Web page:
Chapter Twenty Nine
While Markus dozed in his office, Colt woke up in his apartment. The first thing he heard was the ringing in his ears. The next thing he heard was more ringing in his ears. He rolled out of bed and went into his bathroom. He turned on the cold spigot, splashed water on his face and watched the whirlpool of water as it ran off into the drain. Fully awake, he dried off and ran his hands through his hair. The high-pitched sound was worse in his right ear, but it seemed slightly softer than it had been when he fell asleep.
Colt sat down on his bed and considered what to do next. His father’s favorite phrase, “In for a dime, in for a dollar,” summed it up. Confronting the albino at the Nano Research Center wasn’t any worse than breaking into his apartment. Colt still had to retrieve the foot and deliver it to the Coroner in time to be buried or cremated with Darci’s body. After the siren blast, the little prick albino also deserved a punch in the head—let him listen to his own ears ring for a while.
Colt unfolded the 12” x 18” map of the CU tunnel complex and studied the layout. He located the underground entrance to the Nano Research Center and found the nearest street-level access to the tunnels, next to the Student Housing Administration building on University Drive. He drew a line along his underground route with a bright yellow marking pen. At the first tunnel intersection after Student Housing, a left turn would take him under the Birney Computing Center. He would then continue straight until he came to a second intersection under Structural Engineering Sciences. At that point, he would make a right and follow the passageway under Earth and Space Sciences, directly to the sub basement entrance to the Nano Research Center.
There was no scale of distance on the map, but it didn’t seem like a difficult trip—just the first left and the second right. It appeared to be no more than a 15-minute walk, a piece of cake. Even if the structures weren’t marked in the tunnel, the numbers of the above ground standpipes and hydrants were indicated. Colt circled the numbers nearest the buildings along his route in case he became lost. He was confident he could navigate the maze. He had an excellent sense of direction above ground. Colt had never been lost on the Indian reservations or on the vast energy fields in northern Wyoming and as a child, he could find his way home alone on horseback from distant places in the Powder River Basin, navigating in dust storms or snow, in daylight or moonlight.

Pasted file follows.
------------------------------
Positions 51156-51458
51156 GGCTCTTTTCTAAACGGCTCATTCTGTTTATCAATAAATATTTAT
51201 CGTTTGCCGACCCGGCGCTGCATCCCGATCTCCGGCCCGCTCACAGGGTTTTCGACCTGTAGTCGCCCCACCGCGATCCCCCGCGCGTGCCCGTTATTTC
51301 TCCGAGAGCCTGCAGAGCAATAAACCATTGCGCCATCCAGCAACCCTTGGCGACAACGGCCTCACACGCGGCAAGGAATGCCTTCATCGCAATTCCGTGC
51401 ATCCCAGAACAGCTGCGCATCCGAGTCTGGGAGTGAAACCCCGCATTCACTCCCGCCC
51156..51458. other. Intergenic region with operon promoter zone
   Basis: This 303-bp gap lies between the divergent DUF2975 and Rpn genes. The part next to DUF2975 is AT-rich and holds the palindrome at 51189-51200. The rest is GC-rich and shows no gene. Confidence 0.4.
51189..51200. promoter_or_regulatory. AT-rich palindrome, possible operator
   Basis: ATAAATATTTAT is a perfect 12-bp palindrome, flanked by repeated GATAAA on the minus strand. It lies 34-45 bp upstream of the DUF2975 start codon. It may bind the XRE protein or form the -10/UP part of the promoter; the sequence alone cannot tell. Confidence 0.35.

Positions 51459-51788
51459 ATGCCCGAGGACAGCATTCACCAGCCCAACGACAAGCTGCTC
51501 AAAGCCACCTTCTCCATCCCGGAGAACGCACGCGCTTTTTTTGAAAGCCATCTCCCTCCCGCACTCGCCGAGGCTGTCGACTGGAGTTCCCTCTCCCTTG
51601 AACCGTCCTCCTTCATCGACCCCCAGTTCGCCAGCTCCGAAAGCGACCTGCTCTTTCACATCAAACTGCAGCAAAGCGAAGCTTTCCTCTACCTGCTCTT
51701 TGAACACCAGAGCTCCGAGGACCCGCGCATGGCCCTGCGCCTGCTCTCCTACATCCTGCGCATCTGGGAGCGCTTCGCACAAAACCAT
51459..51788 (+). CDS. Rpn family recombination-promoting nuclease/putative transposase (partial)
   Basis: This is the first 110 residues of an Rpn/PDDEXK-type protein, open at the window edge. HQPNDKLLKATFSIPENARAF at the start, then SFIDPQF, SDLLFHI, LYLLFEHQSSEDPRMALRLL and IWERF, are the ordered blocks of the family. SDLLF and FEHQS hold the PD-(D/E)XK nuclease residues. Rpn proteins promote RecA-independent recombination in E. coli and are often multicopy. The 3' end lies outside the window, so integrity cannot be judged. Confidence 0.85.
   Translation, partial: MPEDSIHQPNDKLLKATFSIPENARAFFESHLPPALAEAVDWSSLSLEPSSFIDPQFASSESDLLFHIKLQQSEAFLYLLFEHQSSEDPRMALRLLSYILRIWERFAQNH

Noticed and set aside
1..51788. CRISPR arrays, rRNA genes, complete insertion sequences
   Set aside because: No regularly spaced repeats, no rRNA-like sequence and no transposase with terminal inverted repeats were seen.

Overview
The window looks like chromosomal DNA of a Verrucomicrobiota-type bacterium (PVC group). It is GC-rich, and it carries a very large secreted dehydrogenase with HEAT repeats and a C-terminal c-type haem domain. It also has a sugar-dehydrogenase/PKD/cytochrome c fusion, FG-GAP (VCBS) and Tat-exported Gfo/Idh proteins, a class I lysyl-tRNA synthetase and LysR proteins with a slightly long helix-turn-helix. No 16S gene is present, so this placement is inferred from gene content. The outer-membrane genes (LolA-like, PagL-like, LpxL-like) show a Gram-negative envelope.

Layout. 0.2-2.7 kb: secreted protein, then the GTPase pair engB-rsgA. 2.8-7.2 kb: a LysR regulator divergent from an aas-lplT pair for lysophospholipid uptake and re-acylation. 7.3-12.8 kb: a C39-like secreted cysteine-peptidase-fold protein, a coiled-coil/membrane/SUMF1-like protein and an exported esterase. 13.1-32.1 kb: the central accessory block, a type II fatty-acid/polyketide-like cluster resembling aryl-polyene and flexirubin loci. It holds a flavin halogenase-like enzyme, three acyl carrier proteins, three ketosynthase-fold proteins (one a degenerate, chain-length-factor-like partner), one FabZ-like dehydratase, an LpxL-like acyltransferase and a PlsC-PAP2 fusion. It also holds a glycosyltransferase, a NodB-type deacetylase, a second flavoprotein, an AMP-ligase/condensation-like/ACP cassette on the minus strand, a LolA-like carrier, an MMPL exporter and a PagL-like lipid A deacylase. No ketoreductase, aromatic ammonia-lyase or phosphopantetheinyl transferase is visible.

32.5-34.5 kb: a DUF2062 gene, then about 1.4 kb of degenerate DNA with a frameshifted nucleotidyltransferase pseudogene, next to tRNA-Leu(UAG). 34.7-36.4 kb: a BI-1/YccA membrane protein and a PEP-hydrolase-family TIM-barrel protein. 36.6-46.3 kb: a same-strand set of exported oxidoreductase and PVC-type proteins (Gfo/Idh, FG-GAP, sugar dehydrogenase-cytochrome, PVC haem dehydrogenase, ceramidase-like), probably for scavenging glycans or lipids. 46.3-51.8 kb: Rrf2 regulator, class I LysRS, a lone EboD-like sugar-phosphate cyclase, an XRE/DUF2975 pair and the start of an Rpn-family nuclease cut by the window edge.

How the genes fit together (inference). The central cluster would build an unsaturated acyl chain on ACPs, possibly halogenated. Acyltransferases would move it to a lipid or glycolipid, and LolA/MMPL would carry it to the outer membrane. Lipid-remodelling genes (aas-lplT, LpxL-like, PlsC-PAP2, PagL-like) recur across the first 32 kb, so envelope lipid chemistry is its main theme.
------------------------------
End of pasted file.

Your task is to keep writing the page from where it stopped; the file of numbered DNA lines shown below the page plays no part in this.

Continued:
Colt dressed. Tonight he wanted to look like a student, not a firefighter. He put on jeans and a University of Wyoming sweatshirt. He decided to wear his cowboy boots and his father’s rodeo belt. When he wiped away the dust with a dirty T-shirt, the boots gleamed with a deep brown gloss from years of polish and wear. In Wyoming, he had lived in these boots, but when he pulled them on, they were stiff and pinched his feet, as though he had never worn them.
On his way to the CU campus, Colt thought about how surprised the albino would be. He was determined not to take any lip from the freak. It would be a quick discussion, like an in-and-out with plenty of air left in his SCBA. All Colt wanted to do was get the foot and look directly into the albino’s eyes while he explained why he abandoned Darci at the Surfrider. Colt decided not to hurt him unless he asked for it.
When he arrived on campus, the map of the tunnels didn’t help Colt find the Student Housing Administration building. Once again, the size of the university overwhelmed him. He was nowhere near the hospital or anything else that looked familiar and the darkness didn’t help. He discovered that University Drive was a main street, which circled around half the campus.It took 30 minutes driving back and forth before Colt arrived at his destination.